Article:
B - The Resource Identification Initiative

Bandrowski A, Brush M, Grethe JS, et al. The Resource Identification Initiative: a cultural shift in publishing. Journal of Comparative Neurology 2016;524(1):8-22
(doi: 10.1002/cne.23913)

The Resource Identification Initiative was launched as a pilot project to improve the reporting standards for research resources in the Methods sections of articles and thereby improve identifiability and scientific reproducibility. The pilot engaged over 25 biomedical journal editors from most major publishers, as well as scientists and funding officials. Authors were asked to include Research Resource Identifiers (RRIDs) in their articles prior to publication for three resource types: antibodies, model organisms, and tools (i.e., software and databases). RRIDs are assigned by an authoritative database.

Wednesday, December 23, 2015

B - Hijacking a journal

Bohannon J. How to hijack a journal. Science 2015;350(6263):903-905
(doi: 10.1126/science.350.6263.903)

In the past few years fraudsters are snatching entire web addresses, right out from under academic publishers, erecting fake versions of their sites, and hijacking their journals, along with their web traffic. The usual method is to build a convincing version of a website at a similar address and then drive web traffic to the fake site. Unsuspecting visitors who log into the hijacked journal sites might give away passwords or money as they try to pay subscriptions or article processing fees.

B - Authorship: myths and misconceptions

Menezes RG, Kharoshah MA, Madadin M, et al. Authorship: few myths and misconceptions. Science and Engineering Ethics e-pub Dec 15 2015;1-5
(doi: 10.1007/s11948-015-9742-1)

This article addresses and dispels some of the popular myths and misconceptions surrounding authorship of a scientific publication as this is often misconstrued by beginners in academia especially those in the developing world. While ethical issues in publishing related to authorship have been increasingly discussed, not much has been written about the myths and misconceptions of who might be an author.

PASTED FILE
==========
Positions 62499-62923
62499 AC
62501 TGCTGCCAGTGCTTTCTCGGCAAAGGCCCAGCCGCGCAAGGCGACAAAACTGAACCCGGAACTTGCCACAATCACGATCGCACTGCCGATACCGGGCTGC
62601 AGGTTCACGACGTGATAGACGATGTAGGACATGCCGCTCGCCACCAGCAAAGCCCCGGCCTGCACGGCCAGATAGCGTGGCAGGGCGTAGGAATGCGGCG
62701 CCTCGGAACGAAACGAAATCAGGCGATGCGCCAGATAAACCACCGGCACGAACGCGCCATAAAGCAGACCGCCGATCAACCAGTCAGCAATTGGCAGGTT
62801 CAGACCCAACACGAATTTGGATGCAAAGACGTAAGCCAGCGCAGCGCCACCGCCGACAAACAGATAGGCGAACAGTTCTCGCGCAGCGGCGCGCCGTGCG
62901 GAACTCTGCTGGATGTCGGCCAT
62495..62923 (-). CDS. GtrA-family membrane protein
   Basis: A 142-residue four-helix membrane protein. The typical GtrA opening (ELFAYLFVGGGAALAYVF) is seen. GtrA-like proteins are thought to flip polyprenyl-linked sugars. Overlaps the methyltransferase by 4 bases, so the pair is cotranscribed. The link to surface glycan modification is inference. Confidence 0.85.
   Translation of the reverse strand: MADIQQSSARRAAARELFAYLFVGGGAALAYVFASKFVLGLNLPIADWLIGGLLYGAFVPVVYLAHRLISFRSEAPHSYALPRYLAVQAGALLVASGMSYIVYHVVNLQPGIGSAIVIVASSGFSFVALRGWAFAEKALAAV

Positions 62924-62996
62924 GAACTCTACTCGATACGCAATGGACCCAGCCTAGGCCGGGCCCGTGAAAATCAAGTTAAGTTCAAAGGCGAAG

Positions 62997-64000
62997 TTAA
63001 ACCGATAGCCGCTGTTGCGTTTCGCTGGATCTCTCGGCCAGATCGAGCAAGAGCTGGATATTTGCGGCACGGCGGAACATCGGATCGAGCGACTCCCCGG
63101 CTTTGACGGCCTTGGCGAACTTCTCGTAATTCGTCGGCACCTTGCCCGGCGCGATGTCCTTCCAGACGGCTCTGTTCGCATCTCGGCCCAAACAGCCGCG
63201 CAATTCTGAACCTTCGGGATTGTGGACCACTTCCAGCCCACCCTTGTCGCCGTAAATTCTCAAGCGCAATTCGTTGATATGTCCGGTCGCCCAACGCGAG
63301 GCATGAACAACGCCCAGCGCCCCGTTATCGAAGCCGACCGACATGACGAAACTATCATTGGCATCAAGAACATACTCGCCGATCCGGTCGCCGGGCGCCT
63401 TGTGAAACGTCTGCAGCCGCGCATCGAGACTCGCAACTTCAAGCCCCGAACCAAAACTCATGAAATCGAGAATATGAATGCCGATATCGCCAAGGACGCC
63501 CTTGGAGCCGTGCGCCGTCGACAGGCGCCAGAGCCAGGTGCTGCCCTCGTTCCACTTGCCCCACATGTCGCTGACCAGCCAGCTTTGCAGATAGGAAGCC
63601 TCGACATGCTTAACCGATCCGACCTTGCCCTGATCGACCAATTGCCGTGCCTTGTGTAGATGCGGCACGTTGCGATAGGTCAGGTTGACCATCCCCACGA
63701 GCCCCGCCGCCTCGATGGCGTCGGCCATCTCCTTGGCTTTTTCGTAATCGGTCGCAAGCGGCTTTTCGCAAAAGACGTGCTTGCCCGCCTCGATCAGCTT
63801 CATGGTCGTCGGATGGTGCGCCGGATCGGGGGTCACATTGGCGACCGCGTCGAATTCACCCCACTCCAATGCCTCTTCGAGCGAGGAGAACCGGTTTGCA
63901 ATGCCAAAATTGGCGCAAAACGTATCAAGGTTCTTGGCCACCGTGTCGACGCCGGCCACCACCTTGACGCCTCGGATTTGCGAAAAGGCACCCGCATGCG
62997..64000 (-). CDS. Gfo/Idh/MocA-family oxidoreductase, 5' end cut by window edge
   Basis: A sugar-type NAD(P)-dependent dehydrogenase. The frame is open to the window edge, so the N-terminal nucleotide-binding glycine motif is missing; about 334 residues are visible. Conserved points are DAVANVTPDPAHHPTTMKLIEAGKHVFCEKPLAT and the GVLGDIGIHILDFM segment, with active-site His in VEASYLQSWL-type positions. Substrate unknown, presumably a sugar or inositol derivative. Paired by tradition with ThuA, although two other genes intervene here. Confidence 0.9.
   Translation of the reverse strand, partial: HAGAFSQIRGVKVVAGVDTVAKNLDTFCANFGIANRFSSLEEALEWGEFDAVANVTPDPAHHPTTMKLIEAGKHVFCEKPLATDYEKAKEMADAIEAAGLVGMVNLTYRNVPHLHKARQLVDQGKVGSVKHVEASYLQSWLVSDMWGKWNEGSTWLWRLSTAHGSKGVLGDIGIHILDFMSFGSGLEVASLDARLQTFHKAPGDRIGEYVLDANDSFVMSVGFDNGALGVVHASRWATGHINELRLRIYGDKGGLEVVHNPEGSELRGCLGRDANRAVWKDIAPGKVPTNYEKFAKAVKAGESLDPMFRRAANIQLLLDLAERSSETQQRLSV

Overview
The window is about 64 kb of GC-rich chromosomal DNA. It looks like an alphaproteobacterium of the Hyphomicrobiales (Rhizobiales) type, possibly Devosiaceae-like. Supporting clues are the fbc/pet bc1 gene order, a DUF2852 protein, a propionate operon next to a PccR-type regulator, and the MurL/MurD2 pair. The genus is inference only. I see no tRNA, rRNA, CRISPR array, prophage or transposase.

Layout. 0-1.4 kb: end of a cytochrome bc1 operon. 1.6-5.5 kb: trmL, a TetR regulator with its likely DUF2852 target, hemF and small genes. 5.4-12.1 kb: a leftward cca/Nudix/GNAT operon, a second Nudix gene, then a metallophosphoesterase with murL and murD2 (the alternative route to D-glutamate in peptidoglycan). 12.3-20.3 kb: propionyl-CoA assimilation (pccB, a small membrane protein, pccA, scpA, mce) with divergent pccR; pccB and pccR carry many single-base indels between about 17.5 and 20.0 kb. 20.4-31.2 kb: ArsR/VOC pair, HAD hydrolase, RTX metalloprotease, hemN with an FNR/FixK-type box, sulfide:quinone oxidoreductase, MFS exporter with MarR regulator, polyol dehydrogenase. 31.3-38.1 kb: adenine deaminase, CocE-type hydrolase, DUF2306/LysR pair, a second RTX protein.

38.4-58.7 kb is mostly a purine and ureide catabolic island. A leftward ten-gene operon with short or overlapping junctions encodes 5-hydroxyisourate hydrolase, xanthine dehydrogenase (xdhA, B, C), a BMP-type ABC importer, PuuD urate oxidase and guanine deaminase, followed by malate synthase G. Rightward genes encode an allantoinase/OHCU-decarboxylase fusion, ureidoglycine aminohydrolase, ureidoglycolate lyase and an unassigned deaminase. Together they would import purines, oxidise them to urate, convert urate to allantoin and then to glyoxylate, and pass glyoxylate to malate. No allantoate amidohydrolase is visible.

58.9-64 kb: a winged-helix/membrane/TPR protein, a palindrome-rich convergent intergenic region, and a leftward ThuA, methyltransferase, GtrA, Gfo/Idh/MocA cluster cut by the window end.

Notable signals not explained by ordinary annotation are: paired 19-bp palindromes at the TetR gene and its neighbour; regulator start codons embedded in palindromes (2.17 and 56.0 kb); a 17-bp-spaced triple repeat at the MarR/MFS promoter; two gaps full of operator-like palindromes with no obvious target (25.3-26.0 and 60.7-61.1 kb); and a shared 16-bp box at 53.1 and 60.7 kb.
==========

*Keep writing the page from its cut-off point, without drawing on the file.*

B - Storing and accessing biomedical big data

Bourne PE, Lorsch JR. Green ED. Sustaining the big-data ecosystem. Nature Nov 5 2015;527
(doi: 10.1038/527S16a)

Biomedical big data offer tremendous potential for making discoveries, but the cost of sustaining these digital assets and the resources needed to make them useful have received relatively little attention. Funders should encourage the development of new metrics to ascertain the usage and value of data and when we have a better understanding of data usage, we can develop business models for storing, organizing and accessing them. Tools and rewards that incentivize researchers to submit their data to data resources in ways that maximize both quality and ease of access, are also needed.

B - Why scientists decline to review papers

Breuning M, Backstrom J, Brannon J, et al. Reviewer fatigue? Why scholars decline to review their peer's work. PS: Political Science & Politics 2015;48(4):595-600
(doi: 10.1017/S1049096515000827)          

The double-blind peer review process is central to publishing in academic journals, but it also relies heavily on the voluntarily efforts of anonymous reviewers. To evaluate the degree to which scholars suffer from the resulting “reviewer fatigue,” the authors empirically evaluated the reasons scholars offered when declining to review for the American Political Science Review. Just over one-quarter of them declined requests to review. For those who decline, reviewer fatigue is only one of several reasons: scholars are willing to review but they often face many demands on their time and substantial workloads overall.

B - Double-blind review

Menéndez J. More on double-blind review. APS News 2015;24(10):4